Statement on U.S.-Cuba Relationship

New York Institute For Foreign Policy Affairs (NIFPA) urge the American Administration to adopt further lean policies towards Cuba. NIFPA argues that Cuba after Castro is on the verge of dramatic socio-political evolution. Thus, a slow and friendly pro change approach should be used in dealing with Havana.

The American administration must

realize that the change in the country is happening and it should refrain from putting any conditions to end the remaining sanctions.

The economic embargo on the country is having tremendous repercussions on the general populations. Reportedly, the Cuban government estimated that U.S. trade restrictions cost the country $4.6 billion in economic damages in 2015 and a total of $126 billion since the start of the embargo.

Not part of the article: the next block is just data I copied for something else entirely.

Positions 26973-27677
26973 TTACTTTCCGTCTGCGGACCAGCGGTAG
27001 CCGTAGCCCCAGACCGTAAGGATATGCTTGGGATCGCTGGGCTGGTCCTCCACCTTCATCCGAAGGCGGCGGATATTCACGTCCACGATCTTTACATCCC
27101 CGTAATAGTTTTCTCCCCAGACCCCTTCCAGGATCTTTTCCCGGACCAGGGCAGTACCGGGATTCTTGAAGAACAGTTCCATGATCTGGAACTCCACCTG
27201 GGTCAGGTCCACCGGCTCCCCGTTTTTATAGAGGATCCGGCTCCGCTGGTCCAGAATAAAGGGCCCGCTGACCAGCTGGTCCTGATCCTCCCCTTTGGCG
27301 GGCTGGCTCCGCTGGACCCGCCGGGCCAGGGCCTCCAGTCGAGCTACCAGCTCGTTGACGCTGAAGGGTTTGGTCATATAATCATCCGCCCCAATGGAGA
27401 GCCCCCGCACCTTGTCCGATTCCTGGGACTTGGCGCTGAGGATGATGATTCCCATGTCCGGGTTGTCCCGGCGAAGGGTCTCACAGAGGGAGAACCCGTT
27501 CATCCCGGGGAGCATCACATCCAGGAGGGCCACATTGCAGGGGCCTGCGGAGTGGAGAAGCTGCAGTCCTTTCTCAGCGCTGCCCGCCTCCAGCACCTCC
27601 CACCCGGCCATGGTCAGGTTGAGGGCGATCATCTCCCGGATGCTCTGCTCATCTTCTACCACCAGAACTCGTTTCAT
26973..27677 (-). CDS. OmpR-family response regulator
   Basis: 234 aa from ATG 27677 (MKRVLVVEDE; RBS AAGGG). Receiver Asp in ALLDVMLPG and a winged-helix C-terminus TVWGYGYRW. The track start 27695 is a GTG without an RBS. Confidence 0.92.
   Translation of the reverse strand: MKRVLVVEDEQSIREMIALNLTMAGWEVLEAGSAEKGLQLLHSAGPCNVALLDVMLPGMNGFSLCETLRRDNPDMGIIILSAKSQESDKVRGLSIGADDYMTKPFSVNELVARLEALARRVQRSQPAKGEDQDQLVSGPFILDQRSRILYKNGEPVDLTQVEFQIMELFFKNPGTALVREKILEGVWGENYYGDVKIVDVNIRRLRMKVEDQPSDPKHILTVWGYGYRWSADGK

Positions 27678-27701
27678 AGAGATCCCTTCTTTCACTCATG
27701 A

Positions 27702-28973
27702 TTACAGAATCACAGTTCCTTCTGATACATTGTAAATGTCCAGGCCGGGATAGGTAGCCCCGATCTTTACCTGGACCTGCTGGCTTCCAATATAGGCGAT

In early 2016, President Obama took real steps to end the isolation of Cuba. But, unfortunately the current Trump Government seems not keen to fully end the embargo and other sanctions.

Background
The U.S.-Cuba relationship has been plagued by distrust and antagonism since 1959, the year Fidel Castro overthrew a U.S.-backed regime in Havana and established a socialist state allied with the Soviet Union. During the half century that followed, successive U.S. administrations pursued policies intended to isolate the island country economically and diplomatically. The United States has sanctioned Cuba longer than any other country.

Presidents Barack Obama and Raul Castro, who replaced his brother as Cuban leader in 2008, took some extraordinary steps to normalize bilateral relations, meeting with each other, restoring full diplomatic ties, and easing travel restrictions. President Donald J. Trump has reversed some actions taken by the Obama administration and raised the prospect that the United States will further roll back ties. Both Castroism and hard-line policies toward the United States are expected to continue under President Miguel Diaz-Canel, who succeeded Raul in April 2018.
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